#1030 (permalink)  
 
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I work as a test pilot, and have flown flight tests on various Airbus aircraft (but not the A321, although its control laws are similar to models I have flown)
It is possible on Airbus aircraft error of uncommanded thrust reverser deployment as happen on Boeing 767 flight NG004, 26 May 1991 (Lauda Air)?

The aircraft also broke up in mid-air on the way down.
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Old 5th Nov 2015, 02:34
  #1031 (permalink)  
 
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Have a look at cold stream versus hot stream thrust reversers.

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Old 5th Nov 2015, 02:48
  #1032 (permalink)  
 
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Originally Posted by Prada View Post
First of all, there is no visible damage around RPB. No peeling. I think you have seen plenty of images of tail section.

Then one HS was found broken off just outside of the fuselage. RPB explosion could not do that.


Also, if you try to peek into tail section there you can not see any gaping holes. Instead it looks like RPB sitting there.
if thr RPB blew there would not be peeling around it but in the area behind it and lord knows there is enough damage there,

re the photo looking in the door, who knows what debris is there, and the light entering the door is only illuminating a couple of foot into the darkness at best, and at the aft end the light is from the wrong angle to throw much in there look at the image from the rear of the tail dense shadow.

no proof just yiur guess.opinion.
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Old 5th Nov 2015, 03:07
  #1033 (permalink)  
 
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Break up or Bomb?

I personally can't decide but I always wonder about coincidences.

If this was abreak up due to earlier tail strike repair, there are a number of them that pop to mind.

A) How long since the repair and how many flights has this frame done since the repair, so what were the odds of it failing within about 14 days of Russia getting seriously involved in Syria

B) what were the odds of it failing whilst over flying potentially hostile territory or from departing a potential hostile airfield.

Had this happened within Russia these concerns would greatly diminish but not disappear entirely.
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Old 5th Nov 2015, 03:24
  #1034 (permalink)  
 
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Originally Posted by dsc810 View Post
The French/German/USA will be desperate for it to be a bomb so it can be blamed on 'terrorism' (that's freedom-fighters if you are on the other side) and that the aircraft is 100% OK.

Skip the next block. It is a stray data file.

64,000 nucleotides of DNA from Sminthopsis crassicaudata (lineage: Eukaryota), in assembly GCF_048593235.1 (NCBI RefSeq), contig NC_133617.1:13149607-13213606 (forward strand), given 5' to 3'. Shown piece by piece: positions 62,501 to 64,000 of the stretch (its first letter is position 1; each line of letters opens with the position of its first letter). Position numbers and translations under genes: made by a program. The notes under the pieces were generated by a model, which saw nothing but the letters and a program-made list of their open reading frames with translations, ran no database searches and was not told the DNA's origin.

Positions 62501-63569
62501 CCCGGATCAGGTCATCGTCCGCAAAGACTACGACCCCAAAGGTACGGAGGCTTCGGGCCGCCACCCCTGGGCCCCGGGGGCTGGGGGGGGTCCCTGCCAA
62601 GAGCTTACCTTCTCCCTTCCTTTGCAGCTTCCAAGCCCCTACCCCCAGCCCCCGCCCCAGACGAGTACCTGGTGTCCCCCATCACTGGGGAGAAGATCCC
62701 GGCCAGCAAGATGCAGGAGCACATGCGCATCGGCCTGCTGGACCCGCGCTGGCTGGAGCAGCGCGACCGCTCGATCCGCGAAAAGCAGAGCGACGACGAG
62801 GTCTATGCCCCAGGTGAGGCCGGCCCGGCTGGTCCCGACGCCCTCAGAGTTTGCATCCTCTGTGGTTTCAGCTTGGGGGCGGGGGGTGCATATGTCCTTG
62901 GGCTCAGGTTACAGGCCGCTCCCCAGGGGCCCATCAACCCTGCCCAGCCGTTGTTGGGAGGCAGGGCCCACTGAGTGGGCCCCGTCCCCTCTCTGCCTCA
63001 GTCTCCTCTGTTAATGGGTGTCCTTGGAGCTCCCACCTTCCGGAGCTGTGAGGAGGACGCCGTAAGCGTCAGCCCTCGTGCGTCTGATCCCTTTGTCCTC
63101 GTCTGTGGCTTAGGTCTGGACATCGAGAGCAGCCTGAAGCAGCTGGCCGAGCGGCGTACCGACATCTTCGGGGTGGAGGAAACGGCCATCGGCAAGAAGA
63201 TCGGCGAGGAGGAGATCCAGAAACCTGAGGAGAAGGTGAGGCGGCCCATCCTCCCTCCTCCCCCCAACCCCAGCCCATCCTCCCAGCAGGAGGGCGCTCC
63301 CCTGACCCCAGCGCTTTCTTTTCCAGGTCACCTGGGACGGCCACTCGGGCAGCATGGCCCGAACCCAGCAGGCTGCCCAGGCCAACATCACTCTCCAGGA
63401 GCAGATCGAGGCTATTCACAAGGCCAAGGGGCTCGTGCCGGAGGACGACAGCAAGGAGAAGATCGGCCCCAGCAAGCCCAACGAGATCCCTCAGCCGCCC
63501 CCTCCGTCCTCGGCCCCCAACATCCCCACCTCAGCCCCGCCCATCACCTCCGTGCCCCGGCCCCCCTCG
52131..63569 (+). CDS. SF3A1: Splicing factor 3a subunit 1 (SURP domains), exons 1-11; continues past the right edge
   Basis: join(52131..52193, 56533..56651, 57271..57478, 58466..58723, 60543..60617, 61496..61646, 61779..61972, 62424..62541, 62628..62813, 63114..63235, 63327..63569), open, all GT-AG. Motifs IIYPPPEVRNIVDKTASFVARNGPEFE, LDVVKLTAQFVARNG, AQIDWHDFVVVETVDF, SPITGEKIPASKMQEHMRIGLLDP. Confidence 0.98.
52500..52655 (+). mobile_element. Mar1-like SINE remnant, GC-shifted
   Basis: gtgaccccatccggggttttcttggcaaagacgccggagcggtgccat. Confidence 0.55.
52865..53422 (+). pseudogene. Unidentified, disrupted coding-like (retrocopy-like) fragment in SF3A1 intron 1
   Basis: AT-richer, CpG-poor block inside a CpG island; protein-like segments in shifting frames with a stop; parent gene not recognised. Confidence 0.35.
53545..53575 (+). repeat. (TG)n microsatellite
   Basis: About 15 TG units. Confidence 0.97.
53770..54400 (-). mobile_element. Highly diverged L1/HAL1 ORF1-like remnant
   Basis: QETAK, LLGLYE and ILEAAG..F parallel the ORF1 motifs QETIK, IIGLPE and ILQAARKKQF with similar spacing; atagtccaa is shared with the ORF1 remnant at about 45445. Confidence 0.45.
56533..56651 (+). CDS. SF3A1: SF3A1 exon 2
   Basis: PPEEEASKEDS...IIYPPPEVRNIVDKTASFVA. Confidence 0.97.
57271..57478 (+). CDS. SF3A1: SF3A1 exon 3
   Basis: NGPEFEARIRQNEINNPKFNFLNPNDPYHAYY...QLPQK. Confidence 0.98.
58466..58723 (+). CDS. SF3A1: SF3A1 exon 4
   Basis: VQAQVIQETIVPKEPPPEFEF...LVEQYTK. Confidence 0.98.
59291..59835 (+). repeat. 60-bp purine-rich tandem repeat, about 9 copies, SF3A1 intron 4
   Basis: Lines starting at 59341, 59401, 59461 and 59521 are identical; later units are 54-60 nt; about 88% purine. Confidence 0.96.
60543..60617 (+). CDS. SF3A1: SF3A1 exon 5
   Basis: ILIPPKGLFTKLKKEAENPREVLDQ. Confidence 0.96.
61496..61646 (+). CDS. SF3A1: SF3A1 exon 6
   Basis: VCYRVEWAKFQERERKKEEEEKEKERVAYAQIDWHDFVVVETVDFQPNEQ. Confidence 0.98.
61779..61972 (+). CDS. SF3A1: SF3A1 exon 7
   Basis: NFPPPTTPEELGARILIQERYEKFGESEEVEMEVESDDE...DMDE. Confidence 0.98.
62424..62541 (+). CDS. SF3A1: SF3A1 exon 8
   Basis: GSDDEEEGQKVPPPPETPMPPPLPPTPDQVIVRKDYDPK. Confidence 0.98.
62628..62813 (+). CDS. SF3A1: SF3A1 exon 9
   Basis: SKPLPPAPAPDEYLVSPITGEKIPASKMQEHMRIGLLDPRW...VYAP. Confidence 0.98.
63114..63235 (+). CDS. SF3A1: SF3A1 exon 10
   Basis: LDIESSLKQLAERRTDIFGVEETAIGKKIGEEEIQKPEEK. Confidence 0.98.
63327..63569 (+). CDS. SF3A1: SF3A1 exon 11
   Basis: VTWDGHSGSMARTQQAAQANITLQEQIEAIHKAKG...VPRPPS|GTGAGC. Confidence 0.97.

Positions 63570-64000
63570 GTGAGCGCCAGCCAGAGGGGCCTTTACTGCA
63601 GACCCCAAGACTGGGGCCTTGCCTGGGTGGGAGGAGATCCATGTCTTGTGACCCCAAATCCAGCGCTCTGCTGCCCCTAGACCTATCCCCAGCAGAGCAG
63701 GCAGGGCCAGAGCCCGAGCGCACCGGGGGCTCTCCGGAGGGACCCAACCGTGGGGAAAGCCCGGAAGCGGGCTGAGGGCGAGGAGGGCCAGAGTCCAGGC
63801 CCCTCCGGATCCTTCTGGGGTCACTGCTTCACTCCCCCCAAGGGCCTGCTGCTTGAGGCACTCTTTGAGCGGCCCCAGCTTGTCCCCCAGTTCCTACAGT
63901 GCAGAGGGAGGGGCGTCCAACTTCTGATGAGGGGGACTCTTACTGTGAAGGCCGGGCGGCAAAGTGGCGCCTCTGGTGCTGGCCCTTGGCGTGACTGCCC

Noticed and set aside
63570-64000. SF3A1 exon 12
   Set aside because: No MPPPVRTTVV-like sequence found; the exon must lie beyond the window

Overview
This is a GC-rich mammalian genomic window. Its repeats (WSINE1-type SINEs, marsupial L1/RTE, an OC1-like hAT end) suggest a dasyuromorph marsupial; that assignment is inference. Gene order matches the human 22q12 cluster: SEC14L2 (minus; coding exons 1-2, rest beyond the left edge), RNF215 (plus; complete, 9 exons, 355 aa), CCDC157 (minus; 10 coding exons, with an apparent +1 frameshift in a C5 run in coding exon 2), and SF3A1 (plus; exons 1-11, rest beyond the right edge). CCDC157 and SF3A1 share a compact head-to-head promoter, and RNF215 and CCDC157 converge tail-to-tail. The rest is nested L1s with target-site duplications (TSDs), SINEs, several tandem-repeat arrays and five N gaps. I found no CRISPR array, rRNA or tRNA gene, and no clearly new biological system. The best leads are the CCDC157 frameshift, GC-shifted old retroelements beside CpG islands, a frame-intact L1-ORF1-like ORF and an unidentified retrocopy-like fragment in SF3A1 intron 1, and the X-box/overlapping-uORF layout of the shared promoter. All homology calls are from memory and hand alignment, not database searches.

To be honest, I've never really understood why people tend to make this assumption. Airliner manufacturers are insured up the wazoo for circumstances like this one, and I suspect that if the problem was with the aircraft, both Airbus and Boeing (in the event it's one of theirs) would rather know of a problem so they can fix it rather than pretend one doesn't exist. This hasn't always been the case of course, but every time an airframer has tried to sweep things under the carpet it has tended to blow up in their face - to the extent that it would have been less damaging just to find and fix the problem.

Originally Posted by videoguy View Post
It is possible on Airbus aircraft error of uncommanded thrust reverser deployment as happen on Boeing 767 flight NG004, 26 May 1991 (Lauda Air)?
Boeing had to redesign the reverser latching mechanism as a consequence of that accident, and I'm pretty certain that Airbus would have looked at theirs and fixed it where it needed to be.

Originally Posted by PersonFromPorlock View Post
Just a general observation that the ground investigation effort seems a little less than professional: the investigators have driven rather casually all over the debris field - note the wheel tracks across that long cable attached to the tail section, for instance - and when I see that, I wonder what other poor handling the wreckage has undergone that we haven't seen.
As long as the original positions were noted before that happened, I don't see that to be much of a problem. In accident scenarios with survivors, the rescue services will disturb the airframe wreckage as much as they need to in order to pull people out - and that's never caused a significant issue...

Originally Posted by Ian W View Post